But they will come back from the laboratory probably within the same day that that specimen is collected, which is a big difference between both the traditional PCR and even some of the more rapid COVID testings that are out there. They're just a little bit of a heads up, a little bit of a thing to talk about when you speak to your physicians and over time with Patient Power, I have learned that there are several things that you all have in common. The first and most important is you get your laboratory tests done and then you sit by the computer until you can get those answers as fast as possible. And then you have something to deal with. Did they change? Are they different? What's going on? And it frames your discussions with your physicians. Well this is kind of the same thing. Something to frame a discussion.

Andrea Hutton:

First of all, how many tests are we talking about? And what are they?

Dr. Leclair:

Wait a minute. I'm counting eight, nine, 10, 11, 12, about 20. We're not going to get to all of them, but I can group them together.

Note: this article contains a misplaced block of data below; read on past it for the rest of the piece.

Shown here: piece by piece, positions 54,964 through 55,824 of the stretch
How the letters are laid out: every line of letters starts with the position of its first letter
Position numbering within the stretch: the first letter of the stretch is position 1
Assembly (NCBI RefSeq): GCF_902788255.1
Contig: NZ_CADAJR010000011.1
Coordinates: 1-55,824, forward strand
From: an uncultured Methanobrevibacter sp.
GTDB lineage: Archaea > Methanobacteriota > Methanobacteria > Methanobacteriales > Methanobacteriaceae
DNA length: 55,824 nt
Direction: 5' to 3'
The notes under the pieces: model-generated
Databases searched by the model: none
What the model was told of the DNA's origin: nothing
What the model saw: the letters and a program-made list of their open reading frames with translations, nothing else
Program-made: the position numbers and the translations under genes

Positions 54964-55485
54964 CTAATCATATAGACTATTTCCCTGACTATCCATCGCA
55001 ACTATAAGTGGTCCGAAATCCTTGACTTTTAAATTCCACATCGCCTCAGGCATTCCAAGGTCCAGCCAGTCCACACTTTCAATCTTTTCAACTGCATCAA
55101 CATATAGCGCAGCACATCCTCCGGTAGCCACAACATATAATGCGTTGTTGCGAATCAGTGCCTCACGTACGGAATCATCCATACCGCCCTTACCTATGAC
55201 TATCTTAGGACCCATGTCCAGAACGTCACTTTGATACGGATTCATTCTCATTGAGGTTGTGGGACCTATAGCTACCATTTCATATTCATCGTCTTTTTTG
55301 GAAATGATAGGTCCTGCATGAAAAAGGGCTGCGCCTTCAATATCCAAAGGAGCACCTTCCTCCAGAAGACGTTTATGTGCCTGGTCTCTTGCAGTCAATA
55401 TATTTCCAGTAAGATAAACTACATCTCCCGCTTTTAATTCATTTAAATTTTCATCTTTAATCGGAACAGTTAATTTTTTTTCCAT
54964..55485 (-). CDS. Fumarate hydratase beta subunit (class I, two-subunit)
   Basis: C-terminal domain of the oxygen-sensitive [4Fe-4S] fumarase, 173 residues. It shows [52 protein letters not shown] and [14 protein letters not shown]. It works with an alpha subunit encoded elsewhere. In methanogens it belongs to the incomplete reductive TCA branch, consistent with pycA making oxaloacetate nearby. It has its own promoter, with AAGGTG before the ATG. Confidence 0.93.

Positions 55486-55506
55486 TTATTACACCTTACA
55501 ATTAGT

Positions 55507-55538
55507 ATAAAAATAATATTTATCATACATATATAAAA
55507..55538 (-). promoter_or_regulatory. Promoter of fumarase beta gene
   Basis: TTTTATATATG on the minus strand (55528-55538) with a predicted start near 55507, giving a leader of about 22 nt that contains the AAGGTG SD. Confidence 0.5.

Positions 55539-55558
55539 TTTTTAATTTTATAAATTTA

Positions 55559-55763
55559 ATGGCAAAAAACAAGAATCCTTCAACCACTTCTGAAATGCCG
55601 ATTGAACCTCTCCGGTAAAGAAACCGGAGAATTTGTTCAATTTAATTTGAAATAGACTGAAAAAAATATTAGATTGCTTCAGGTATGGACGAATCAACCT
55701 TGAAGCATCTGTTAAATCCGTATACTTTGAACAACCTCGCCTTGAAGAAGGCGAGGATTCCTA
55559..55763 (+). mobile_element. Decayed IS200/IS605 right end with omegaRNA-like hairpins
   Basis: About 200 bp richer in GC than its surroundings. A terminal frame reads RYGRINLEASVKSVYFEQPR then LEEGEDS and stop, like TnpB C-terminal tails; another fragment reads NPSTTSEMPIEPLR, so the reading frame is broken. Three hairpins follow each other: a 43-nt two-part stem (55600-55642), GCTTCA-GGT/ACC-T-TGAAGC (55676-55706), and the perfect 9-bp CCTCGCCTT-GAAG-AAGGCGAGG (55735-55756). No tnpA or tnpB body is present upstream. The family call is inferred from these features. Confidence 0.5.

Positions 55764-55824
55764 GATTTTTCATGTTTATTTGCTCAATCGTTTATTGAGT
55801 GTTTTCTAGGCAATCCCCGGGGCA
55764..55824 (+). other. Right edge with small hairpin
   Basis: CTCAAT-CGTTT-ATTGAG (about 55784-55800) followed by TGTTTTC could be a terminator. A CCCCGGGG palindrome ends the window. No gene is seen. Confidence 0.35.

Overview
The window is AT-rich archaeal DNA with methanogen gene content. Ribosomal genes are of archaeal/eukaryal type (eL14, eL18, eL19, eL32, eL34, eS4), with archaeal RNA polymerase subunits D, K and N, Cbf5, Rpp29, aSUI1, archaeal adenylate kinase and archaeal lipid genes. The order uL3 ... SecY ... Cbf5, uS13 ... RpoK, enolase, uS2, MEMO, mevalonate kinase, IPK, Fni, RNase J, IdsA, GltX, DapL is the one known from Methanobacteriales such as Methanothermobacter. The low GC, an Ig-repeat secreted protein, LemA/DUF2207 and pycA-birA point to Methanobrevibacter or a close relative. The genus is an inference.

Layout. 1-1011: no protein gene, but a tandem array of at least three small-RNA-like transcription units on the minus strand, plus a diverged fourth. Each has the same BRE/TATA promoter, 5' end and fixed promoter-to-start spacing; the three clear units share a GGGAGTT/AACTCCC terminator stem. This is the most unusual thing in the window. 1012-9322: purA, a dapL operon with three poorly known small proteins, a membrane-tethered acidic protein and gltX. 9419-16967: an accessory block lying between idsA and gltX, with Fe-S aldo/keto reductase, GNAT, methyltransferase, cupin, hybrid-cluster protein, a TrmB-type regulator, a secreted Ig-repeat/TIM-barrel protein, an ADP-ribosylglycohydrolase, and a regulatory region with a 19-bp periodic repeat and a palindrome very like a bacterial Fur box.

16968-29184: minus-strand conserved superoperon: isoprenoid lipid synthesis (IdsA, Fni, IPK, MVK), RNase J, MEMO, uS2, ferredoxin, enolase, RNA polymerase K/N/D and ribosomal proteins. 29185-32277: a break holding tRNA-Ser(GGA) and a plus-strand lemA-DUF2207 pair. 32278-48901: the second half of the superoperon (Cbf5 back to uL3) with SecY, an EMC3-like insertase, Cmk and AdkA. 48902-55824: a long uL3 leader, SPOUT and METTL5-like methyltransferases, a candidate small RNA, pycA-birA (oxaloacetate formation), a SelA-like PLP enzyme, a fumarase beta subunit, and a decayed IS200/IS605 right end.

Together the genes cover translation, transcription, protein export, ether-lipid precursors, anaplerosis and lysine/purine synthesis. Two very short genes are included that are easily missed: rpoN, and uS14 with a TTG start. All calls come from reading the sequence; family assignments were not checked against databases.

Andrea Hutton:

Are these 20 tests that an ER physician or another physician is going to do automatically? Or are these things that, are there ones that everyone's going to do that come up right away that might be a red flag?

Dr. Leclair:

There is, I suppose, in a sense, tier one and tier two testing in this. Pretty much every ER physician on the planet, the minute somebody walks in is going to do a CBC and everybody again on Patient Power knows that that's going to be the case. What we notice within the CBC, and that's a bunch of smaller tests linked together, is that the white count is almost always decreased. Now for the CLL folks, you're going to have to figure out what that means in terms of the numbers that you normally carry. If you've got a chronic lymphocytic leukemia and your white count is always, oh I don't know, 40,000, then you're going to have to see does this decrease by maybe 10 or 15,000? It's a significant decrease in what you usually have as a white cell count.

For the other folks, particularly those who are on chemotherapy of any type, there's always a mess with these numbers. You would want to see again, your white count maybe runs around a four or a five, because it is suppressed. And now all of a sudden you're coming in with one that's a two or a 2.5. You're looking for a significant, in that sense, enough for you to say, "That's not what I normally do." That's kind of what you want. Actually, that's what you don't want to see, but that's what you should be looking for.